A network of road lanes dedicated to buses and shuttles is a main new proposal in a “Last-Mile Connectivity” study for Perimeter Center, whose rough-draft ideas were presented at a Jan. 26 open house at the Northpark Town Center complex in Sandy Springs.
The study by Gresham, Smith and Partners was jointly commissioned by the Perimeter Center Improvement Districts and the cities of Brookhaven, Dunwoody and Sandy Springs. It began last summer and the team aims to present a final report by March. Much of it is a housekeeping effort to create a plan-of-plans consolidating dozens of previous planning documents. But it is also putting forth some new ideas, like the dedicated, or “managed,” bus lanes.
The idea, said planning team member Erin Thoresen, is figuring out “how to consolidate projects or kind of blend them together,” as well as kill old ones that “just don’t make sense anymore.”
Dunwoody Mayor Denis Shortal was among the audience members. In an interview, he said the “limited lanes” in Perimeter Center makes him question the dedicated lanes idea, but he wants to hear more information and says the area needs more transportation options.
“I believe that mass transit is going to have to be part of the answer,” Shortal said.
The “last-mile connectivity” of the study title refers to getting commuters out of cars by making sure it’s easy to get from mass transit stops to local destinations across the gap of the “last mile” or whatever the distance may be. That connection could take any number of forms: another type of transit, a sidewalk, a multi-use trail, a taxi.
In addition, Thoresen said, the planners decided to broaden the study scope to include improving Perimeter Center’s regional transportation options to nearby neighborhood centers or “nodes.” Those areas include Sandy Springs’ City Springs, the Brookhaven/Oglethorpe MARTA Station area, and Dunwoody’s Dunwoody Village and Georgetown.
Thoresen said the team reviewed more than 60 existing city and PCIDs plans, then focused on more than 40 of them containing more than 600 individual transportation projects. Many are overlapping or competing; as one example, she said, they found “at least eight different projects planned for Hammond Drive.”
The study’s main goals, she said, are creating a “unified project list” and a look at “opportunities to introduce transit into the area.” To help prioritize projects, it will update cost estimates for projects and suggest funding sources, which are likely to involve both public and private money.
The list will include not only actual infrastructure projects, Thoresen said, but “also policy recommendations and strategies” for alternative transportation. And the study will include placing all of the projects into a single mapping system that all of the cities can use.
Thoresen said the study will include proposing or reviewing “corridor studies” for several specific key streets, such as Hammond Drive and Glenridge Drive.
The big new piece is the dedicated lane system for private shuttles, MARTA and GRTA buses, and maybe even cars hired via taxi services like Uber and Lyft. Those lanes would act as a circulator system through a grid mostly in the business center along Peachtree-Dunwoody Road, but also venturing into such areas as Pill Hill and Brookhaven’s Perimeter Summit. The lanes might be limited to such vehicles only during peak hours and usable by regular vehicles the rest of the time.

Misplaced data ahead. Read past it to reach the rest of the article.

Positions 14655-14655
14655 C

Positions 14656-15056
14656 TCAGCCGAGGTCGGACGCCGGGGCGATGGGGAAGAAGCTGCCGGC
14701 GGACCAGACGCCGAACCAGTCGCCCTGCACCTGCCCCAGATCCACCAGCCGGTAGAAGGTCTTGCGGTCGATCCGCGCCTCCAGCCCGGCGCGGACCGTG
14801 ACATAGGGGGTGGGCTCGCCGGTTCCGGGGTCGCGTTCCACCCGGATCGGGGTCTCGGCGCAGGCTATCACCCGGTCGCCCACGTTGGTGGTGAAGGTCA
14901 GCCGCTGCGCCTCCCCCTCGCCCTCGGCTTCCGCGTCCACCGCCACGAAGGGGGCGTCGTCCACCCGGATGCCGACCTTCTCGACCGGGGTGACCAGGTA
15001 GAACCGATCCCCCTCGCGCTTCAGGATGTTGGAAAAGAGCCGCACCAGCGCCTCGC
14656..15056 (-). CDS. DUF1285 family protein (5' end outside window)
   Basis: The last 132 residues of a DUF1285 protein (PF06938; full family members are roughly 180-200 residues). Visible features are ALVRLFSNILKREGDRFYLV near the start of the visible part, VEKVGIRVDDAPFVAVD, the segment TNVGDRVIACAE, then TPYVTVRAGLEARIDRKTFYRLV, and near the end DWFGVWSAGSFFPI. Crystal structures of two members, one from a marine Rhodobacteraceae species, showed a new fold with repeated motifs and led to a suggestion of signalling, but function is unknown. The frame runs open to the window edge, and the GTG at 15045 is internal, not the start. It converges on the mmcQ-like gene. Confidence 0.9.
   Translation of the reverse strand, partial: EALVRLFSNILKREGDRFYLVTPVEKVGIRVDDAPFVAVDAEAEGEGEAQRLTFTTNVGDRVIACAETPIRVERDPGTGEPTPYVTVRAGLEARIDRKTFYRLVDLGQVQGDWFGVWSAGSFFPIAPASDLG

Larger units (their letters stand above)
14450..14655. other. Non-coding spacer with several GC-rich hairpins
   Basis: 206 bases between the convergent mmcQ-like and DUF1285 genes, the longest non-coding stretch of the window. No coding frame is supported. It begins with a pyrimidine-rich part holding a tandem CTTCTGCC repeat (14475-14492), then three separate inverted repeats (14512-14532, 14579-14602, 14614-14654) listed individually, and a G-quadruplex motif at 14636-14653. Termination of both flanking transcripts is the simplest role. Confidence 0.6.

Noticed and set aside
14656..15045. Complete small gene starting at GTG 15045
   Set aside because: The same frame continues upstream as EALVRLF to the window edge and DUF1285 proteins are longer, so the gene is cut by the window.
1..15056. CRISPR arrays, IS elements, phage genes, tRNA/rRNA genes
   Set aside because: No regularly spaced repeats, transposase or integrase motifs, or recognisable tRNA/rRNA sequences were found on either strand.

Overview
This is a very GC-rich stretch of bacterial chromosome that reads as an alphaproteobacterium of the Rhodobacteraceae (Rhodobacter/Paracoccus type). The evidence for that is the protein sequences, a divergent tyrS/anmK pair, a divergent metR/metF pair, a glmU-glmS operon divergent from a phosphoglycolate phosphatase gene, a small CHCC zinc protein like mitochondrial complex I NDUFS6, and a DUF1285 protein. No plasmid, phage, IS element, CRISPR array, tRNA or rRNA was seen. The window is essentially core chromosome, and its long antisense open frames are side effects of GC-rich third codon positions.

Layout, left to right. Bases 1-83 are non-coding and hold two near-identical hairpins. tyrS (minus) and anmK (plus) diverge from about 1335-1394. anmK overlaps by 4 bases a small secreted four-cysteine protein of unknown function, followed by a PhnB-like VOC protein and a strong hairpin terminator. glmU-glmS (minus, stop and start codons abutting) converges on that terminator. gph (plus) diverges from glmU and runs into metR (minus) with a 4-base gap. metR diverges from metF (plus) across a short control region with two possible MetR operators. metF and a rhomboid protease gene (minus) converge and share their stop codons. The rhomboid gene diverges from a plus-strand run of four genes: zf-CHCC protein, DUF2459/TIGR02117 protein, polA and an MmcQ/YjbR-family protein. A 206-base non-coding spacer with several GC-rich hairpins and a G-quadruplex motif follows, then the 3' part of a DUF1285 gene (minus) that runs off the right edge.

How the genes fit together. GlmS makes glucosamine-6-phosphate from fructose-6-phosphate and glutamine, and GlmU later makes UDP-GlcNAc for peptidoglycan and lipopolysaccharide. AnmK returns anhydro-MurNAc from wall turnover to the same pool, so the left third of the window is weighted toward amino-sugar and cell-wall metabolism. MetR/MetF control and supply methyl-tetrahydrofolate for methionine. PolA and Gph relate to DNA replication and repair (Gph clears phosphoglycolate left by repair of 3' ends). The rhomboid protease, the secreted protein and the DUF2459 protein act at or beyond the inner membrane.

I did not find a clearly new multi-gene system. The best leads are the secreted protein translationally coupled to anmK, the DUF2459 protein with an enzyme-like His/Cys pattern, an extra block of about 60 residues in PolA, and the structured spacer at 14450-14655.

A similar idea was recently proposed in Sandy Springs’ “Next Ten” land-use planning, which has a sub-plan for that city’s piece of Perimeter Center. It included dedicated transit space that could be a bus, but also included the possibility of a streetcar or more exotic options such as a monorail. The “Last-Mile Connectivity” study has discarded rail options as expensive and focused on buses, though the right of way might remain.
Tochie Blad of the Sandy Springs Council of Neighborhoods asked how the planners would handle the differences in the cities’ policies and guidelines on border-crossing projects. Thoresen acknowledged that’s a “fundamental challenge of the project….one jurisdiction’s priority is not [necessarily] going to be another jurisdiction’s priority.”
Joe Seconder of the advocacy group Bike Walk Dunwoody said in an interview that recommendations should start with “carrots and sticks” to encourage people to not use cars.
“Until you change the policies and/or laws, I wouldn’t spend a dime on infrastructure. Otherwise, you end up with the Atlanta Streetcar,” he said, referring to the downtown Atlanta streetcar that has had low ridership since opening in 2014.
Shortal said that traffic tie-ups related to the upcoming I-285/Ga. 400 interchange reconstruction project could be an opportunity to encourage mass transit use.
“Maybe the inconvenience of riding in your car will get to a point where enough people will say, ‘This is a pain. I’m going to ride the bus,’” the mayor said.
Whatever the final recommendations are, Shortal said, the cross-border collaboration is important. He pointed to another such effort, the Peachtree Gateway Parternship, where Dunwoody, Brookhaven, Chamblee and Doraville are jointly planning a multi-use trail network. One new concept recently floated in that group, Shortal said, is trail on North Shallowford Road under I-285.
“You can’t say, ‘I’m Dunwoody’ or ‘I’m Brookhaven’ or ‘I’m Sandy Springs and I’m in my own little world,’ because we’re all in this together,” Shortal said.
While the study aims to coordinate city plans, it does not have its own website, instead directing residents to the local sites of Brookhaven, Dunwoody, Sandy Springs and the PCIDs. Attendees were invited to email their ideas for the three highest and three lowest priority connectivity ideas to KWescott@sandyspringsga.gov by Feb. 3.